A Short-Term Romance With Bonds
09/18/2007 12:00 am EST
Doug Fabian, editor of High Monthly Income, says buying short-term bonds is a good hedge against whatever action the Federal Reserve takes on interest rates.
It's time to get SHY again.
Of course, I am not talking about the introverted kind of shy. Rather, I am talking about adding the iShares Lehman 1-3 Year Treasury Bond exchange traded fund (AMEX: SHY) to the portfolio [ahead of this week’s Federal Open Market Committee] meeting.
This short-term bond fund seeks performance results that correspond generally to the price and yield performance of the short-term sector of the US Treasury market. SHY generally invests at least 90% of its assets in the bonds of the underlying index and at least 95% of its assets in US government bonds. Each Treasury fund also may invest up to 10% of its assets in US government bonds not included in the underlying index.
We see SHY as an alternative to the money market—an alternative that is nearly as safe as the money market and pays a better dividend yield (4.3%, according to iShares) with the possibility for capital appreciation if the bond market begins to rise. And, because it's an ETF, the expenses are low and it is much easier to trade out of than conventional bond mutual funds. (The ETF closed slightly above $81 Monday—Editor.)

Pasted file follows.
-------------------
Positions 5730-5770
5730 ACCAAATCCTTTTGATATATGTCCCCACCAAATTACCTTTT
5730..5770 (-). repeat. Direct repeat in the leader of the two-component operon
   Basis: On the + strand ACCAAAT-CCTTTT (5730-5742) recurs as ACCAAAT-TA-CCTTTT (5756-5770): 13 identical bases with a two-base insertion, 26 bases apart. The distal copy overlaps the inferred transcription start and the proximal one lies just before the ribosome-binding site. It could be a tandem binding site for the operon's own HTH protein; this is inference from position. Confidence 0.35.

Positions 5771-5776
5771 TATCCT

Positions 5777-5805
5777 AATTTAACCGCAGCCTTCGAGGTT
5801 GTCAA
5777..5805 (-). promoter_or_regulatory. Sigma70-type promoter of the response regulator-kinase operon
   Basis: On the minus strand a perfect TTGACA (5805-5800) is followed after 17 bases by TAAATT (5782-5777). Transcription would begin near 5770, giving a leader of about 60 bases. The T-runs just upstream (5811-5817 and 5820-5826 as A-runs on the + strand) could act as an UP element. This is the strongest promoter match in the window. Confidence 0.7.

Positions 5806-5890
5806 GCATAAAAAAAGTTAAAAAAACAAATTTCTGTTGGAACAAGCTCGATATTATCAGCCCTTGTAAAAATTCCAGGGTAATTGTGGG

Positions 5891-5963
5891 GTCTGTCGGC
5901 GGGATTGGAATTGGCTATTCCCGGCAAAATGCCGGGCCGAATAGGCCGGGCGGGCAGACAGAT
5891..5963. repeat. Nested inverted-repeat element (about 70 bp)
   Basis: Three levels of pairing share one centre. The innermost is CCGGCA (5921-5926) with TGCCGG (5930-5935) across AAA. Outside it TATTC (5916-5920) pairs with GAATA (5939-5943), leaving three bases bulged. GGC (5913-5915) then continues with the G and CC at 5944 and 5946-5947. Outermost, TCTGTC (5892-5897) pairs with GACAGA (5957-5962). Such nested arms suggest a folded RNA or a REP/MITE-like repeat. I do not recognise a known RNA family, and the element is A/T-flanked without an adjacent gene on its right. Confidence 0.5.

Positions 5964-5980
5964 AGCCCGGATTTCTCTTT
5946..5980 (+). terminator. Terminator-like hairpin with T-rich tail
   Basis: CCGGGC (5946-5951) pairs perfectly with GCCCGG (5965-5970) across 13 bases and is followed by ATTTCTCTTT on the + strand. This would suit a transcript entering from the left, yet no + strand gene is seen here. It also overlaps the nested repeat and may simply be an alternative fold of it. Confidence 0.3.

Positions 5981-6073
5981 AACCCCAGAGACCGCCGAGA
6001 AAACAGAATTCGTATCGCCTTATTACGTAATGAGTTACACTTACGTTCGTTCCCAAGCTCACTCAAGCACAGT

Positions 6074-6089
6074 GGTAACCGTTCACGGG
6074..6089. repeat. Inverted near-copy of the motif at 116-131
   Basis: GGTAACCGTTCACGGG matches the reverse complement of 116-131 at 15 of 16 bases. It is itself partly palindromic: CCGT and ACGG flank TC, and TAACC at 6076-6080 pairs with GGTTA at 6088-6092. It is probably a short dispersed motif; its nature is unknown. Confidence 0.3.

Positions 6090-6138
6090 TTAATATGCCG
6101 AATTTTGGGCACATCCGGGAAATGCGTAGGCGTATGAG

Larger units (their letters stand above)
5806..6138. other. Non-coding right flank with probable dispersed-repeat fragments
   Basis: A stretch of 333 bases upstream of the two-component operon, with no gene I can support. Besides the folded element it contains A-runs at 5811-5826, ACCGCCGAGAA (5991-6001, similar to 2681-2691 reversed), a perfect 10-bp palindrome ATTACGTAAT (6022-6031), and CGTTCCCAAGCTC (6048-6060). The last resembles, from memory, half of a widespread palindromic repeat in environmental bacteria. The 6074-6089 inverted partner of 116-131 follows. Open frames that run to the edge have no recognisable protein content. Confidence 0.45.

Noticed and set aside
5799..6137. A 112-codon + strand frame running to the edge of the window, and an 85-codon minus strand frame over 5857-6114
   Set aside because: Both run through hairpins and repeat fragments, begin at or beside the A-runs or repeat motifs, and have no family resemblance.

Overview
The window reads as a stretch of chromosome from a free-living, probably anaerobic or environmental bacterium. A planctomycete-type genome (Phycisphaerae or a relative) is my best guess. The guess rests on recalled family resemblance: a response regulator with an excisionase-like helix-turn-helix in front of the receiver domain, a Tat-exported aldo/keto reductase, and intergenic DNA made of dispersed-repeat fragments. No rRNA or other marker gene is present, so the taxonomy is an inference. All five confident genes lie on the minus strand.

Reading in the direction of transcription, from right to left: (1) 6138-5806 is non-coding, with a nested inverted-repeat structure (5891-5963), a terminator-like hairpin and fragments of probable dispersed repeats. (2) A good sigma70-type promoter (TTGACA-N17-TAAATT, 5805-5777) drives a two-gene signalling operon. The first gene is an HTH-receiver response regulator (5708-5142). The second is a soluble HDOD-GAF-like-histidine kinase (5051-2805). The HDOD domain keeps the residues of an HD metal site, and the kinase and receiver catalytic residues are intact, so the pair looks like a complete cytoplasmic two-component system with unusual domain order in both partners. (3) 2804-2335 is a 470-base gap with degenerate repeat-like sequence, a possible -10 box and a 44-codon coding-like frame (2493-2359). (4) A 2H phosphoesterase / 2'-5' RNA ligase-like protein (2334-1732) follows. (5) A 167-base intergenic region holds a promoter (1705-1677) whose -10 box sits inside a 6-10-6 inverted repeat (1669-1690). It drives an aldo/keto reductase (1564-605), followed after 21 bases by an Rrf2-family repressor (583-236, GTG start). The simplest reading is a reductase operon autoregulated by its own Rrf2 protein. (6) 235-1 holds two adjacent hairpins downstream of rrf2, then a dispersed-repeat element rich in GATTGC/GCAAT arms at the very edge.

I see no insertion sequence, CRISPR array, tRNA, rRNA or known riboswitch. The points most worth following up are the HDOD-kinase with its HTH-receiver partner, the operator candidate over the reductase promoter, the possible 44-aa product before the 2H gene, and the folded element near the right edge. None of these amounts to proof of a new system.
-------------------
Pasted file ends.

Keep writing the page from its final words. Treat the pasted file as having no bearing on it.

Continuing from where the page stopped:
We are at a very critical market juncture here, and [the Fed’s] decision on interest rates could swing the market in the direction of the bulls. Of course, if the Fed fails to give the Street what it wants to hear, we could be in for some very rough times ahead.
The point here is that you have to be prepared for anything the market throws at you—not just before the Fed meets, but at all times. One way to be prepared for whatever the market gives you is to know where the key turning points are in the market.
I suspect that the market will make a big turn either higher, or lower, depending on what comes out of the Fed’s next meeting. If the market falters on the news and starts to sell off, the key measure on the Standard & Poor’s 500 is 1440. If we pierce the 1440 mark, look out below, since it could mean a sustained move lower that could lead right into the jaws of a new bear market.
If, however, we see the market surge on the Fed's decision, the key number to look at is about 1485 on the S&P 500. If we can move above this point and sustain that move higher, it could mean the end to this summer correction and a stampeding of the bulls.
I think that if the Fed gives us an all-clear sign, we could be looking at one of the best buying opportunities in years.